The tagline for the 1980 Ruggero Deodato cannibal exploitation movie, "Cannibal Holocaust" reads, "Better to rest in peace in the body of a warm friend, than in the cold ground." It's probably the friendliest aspect of the film.
The movie revolves around a group of young documentary filmmakers who venture into the Amazon rain forest to contact a remote tribe of reputed cannibals. When they don't return, an anthropologist travels to South America in search of their whereabouts. After partaking in an act of cannibalism, the scientist gains trust -- and ultimately the film reels he needs -- from a local cannibal tribe. When he returns to New York and views them, he learns that the filmmakers deserved the brutal fate that befell them. In order to stir up the violence they'd expected to capture, the filmmakers terrorized a tribal village for their footage.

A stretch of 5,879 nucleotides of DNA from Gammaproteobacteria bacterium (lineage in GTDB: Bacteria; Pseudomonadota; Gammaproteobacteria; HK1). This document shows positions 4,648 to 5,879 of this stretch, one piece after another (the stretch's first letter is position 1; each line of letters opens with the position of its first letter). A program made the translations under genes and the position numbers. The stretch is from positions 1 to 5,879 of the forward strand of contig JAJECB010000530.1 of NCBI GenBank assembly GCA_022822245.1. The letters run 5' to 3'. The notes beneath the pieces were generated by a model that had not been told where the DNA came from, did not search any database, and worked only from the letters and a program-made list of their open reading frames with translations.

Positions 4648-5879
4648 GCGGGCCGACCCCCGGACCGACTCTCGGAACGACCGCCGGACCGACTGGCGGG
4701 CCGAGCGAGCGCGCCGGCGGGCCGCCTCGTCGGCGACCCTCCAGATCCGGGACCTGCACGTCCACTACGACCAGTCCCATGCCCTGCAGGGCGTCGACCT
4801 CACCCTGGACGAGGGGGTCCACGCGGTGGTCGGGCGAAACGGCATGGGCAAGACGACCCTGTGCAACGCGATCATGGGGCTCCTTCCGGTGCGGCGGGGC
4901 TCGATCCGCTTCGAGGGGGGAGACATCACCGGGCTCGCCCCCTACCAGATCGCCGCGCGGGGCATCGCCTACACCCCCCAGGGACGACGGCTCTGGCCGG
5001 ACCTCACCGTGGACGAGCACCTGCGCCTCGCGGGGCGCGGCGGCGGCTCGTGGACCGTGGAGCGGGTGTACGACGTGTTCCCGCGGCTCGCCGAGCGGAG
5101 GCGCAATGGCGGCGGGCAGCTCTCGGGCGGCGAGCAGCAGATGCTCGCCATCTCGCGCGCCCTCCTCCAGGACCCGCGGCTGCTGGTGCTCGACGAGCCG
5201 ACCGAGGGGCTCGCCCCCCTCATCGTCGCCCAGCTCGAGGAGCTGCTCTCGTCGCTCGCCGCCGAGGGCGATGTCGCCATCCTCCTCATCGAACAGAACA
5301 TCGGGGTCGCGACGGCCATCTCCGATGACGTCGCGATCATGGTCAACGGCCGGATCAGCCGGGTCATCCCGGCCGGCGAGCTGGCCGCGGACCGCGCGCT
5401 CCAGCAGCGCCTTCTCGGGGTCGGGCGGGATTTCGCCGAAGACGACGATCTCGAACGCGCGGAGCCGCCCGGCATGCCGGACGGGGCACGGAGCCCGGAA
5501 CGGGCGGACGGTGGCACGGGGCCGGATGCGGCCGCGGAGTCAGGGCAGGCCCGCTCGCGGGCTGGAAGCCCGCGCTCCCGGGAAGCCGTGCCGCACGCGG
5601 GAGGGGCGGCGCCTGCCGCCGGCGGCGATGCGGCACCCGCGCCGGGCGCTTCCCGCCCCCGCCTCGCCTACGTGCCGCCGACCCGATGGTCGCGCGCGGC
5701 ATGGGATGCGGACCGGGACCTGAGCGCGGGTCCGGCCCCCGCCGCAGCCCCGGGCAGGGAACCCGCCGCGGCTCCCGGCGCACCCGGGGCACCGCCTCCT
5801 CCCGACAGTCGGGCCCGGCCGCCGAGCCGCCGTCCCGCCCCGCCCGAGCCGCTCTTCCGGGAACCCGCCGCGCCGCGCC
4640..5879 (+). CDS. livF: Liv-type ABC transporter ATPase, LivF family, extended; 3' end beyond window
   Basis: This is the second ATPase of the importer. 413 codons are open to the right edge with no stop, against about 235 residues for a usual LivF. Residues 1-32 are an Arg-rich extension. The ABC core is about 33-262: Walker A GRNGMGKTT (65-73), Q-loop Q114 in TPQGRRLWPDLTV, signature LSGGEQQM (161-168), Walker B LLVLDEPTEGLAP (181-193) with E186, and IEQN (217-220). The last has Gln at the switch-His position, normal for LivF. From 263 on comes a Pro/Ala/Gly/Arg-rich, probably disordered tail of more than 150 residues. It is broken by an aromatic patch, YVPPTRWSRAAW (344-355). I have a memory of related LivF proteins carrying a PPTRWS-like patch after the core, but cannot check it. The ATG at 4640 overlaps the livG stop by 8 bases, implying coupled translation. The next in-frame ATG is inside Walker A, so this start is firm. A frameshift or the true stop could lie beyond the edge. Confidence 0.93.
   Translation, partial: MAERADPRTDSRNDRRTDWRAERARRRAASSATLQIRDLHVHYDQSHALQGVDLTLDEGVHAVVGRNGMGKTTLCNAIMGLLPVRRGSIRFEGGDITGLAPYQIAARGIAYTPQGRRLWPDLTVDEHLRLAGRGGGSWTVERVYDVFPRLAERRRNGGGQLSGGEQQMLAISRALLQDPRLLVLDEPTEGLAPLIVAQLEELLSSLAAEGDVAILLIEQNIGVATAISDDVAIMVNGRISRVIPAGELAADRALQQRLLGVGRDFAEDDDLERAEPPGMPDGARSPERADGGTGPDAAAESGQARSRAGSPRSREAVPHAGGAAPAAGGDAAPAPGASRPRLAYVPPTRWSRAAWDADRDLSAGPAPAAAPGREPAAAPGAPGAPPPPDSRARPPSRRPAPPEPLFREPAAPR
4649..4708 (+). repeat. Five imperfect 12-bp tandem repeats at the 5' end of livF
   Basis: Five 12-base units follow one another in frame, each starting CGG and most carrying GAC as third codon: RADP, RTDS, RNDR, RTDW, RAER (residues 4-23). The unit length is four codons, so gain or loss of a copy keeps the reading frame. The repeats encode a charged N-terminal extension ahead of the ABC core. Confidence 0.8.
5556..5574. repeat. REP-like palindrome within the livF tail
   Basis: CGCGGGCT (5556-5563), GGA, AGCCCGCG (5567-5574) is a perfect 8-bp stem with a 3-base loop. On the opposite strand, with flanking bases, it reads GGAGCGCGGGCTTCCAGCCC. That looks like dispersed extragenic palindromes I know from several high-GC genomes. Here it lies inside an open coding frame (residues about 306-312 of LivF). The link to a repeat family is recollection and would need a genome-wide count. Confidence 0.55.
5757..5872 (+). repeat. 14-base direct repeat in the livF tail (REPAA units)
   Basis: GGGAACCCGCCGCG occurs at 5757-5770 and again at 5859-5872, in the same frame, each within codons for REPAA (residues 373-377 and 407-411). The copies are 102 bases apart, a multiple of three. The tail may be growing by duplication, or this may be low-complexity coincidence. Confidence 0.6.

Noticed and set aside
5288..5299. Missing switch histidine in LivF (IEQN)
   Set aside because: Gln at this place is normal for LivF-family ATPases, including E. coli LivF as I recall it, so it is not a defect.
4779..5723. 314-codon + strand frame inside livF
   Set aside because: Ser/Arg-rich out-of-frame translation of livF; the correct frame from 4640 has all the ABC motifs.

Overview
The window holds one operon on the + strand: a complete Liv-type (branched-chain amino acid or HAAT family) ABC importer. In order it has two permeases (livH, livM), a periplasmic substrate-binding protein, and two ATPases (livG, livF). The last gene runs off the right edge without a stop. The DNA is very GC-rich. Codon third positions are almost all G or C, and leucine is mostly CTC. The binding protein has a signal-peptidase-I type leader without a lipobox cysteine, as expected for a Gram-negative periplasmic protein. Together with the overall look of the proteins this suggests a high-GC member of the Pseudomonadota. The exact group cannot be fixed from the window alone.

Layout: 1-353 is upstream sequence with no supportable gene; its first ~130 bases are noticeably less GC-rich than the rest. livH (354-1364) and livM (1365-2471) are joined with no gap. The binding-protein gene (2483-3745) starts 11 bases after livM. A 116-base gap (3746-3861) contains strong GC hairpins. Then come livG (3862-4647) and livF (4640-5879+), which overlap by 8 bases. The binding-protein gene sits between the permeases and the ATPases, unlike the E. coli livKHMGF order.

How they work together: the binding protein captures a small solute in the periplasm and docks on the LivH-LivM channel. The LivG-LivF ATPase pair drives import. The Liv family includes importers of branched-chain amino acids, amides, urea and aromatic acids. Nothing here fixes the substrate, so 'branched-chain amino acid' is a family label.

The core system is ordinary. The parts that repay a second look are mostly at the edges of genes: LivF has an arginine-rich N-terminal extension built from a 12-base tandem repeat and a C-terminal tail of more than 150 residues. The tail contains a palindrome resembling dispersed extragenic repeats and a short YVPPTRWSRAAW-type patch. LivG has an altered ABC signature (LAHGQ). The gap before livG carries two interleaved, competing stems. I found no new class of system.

"Cannibal Holocaust" is noteworthy for a number of reasons. The film's director, Deodato, was arrested for obscenity in his native Italy following the movie's premiere there. The film was investigated in Venezuela, where it was filmed, for animal cruelty (which one reviewer called "hideous, unspeakable") [source: Ashlin]. And "Cannibal Holocaust" is also credited with inspiring the legendary horror mockumentary "The Blair Witch Project."